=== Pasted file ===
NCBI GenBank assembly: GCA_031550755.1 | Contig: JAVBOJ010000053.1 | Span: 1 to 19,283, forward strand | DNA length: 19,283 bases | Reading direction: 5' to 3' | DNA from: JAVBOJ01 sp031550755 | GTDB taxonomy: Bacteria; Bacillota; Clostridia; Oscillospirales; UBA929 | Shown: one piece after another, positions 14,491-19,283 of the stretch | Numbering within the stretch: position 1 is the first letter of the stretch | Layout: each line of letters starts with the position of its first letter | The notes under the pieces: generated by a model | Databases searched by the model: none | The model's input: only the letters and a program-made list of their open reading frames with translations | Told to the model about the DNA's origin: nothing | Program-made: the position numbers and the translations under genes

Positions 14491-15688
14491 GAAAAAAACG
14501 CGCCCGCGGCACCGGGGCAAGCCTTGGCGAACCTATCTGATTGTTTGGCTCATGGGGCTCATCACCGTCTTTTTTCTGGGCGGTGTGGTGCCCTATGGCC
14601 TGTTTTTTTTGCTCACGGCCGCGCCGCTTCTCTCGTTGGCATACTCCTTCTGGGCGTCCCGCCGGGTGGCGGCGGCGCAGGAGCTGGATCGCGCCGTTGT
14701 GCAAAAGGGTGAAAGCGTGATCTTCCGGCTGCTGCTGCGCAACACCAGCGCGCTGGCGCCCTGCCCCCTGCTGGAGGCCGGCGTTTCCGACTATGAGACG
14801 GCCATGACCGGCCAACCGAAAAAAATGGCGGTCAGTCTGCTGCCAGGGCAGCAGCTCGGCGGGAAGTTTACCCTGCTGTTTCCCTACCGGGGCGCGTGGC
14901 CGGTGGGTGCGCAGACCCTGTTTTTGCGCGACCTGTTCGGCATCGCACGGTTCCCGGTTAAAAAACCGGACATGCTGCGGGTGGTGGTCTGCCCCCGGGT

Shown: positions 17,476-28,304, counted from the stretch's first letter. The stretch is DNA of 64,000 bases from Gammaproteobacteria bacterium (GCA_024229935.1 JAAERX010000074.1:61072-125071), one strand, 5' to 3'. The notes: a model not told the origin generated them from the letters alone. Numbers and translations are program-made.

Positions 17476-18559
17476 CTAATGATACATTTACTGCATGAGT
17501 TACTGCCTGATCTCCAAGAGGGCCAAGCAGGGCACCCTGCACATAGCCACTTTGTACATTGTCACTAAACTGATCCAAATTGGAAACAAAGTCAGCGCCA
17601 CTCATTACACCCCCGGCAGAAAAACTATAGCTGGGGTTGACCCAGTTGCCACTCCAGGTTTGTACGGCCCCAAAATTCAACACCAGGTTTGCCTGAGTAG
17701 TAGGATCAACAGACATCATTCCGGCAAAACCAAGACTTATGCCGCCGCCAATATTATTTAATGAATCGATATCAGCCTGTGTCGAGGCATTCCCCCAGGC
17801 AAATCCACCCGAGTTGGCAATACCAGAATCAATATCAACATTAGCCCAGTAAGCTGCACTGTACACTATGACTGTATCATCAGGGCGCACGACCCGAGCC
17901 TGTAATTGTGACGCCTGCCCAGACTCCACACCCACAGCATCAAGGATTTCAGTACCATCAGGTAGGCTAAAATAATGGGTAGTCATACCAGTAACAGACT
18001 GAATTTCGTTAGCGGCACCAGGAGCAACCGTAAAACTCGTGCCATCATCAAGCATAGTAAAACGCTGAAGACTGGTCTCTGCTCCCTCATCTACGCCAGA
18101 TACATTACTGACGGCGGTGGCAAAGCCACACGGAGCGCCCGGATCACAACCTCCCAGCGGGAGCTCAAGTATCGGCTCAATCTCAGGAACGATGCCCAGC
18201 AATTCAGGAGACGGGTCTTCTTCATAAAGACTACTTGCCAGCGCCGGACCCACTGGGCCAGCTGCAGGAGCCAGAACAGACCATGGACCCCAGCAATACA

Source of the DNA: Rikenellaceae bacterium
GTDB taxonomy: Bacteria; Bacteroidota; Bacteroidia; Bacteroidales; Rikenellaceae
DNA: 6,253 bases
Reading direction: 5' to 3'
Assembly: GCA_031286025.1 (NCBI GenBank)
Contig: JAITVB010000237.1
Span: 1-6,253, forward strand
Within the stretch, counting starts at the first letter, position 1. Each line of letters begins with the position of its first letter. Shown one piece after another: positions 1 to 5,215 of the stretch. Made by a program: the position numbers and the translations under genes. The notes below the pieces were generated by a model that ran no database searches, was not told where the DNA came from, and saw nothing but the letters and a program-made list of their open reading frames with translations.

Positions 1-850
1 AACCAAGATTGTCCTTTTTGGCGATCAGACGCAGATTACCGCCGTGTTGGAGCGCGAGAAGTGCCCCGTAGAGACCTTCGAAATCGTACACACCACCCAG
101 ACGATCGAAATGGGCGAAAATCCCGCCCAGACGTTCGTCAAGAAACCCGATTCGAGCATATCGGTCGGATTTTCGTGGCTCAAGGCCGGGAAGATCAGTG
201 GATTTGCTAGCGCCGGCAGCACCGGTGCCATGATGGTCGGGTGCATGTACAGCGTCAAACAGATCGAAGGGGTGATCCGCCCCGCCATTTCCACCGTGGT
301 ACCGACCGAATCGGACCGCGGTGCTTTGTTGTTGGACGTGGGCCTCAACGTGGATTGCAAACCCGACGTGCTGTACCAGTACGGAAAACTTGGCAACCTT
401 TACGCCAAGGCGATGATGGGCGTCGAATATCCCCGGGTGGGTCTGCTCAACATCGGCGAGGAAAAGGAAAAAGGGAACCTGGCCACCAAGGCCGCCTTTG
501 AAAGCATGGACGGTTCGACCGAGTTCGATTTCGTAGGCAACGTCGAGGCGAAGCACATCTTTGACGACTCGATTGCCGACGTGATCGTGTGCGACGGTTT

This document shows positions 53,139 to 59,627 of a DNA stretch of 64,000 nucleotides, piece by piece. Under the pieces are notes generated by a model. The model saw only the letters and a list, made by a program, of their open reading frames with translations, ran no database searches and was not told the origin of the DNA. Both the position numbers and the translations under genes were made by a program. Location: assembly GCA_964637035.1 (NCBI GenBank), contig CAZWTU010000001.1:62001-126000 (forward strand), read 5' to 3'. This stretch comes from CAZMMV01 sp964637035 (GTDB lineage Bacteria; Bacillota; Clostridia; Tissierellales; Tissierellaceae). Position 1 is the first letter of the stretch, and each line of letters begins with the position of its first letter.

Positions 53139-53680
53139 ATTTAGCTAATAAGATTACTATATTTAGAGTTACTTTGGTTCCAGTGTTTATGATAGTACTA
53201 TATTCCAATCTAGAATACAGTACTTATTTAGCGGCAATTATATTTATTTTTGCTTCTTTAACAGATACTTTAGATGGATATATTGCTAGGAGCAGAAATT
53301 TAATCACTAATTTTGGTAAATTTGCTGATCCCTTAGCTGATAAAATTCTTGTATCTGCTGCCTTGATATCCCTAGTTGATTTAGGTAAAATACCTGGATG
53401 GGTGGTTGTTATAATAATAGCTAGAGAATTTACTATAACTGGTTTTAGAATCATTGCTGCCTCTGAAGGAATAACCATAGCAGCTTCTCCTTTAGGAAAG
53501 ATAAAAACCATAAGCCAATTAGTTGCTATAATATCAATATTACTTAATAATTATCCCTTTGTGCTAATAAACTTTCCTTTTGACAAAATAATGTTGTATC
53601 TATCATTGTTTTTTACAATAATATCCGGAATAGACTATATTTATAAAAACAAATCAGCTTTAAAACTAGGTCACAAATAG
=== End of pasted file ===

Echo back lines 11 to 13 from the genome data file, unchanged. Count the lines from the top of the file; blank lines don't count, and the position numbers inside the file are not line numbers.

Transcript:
17476 CTAATGATACATTTACTGCATGAGT
17501 TACTGCCTGATCTCCAAGAGGGCCAAGCAGGGCACCCTGCACATAGCCACTTTGTACATTGTCACTAAACTGATCCAAATTGGAAACAAAGTCAGCGCCA
17601 CTCATTACACCCCCGGCAGAAAAACTATAGCTGGGGTTGACCCAGTTGCCACTCCAGGTTTGTACGGCCCCAAAATTCAACACCAGGTTTGCCTGAGTAG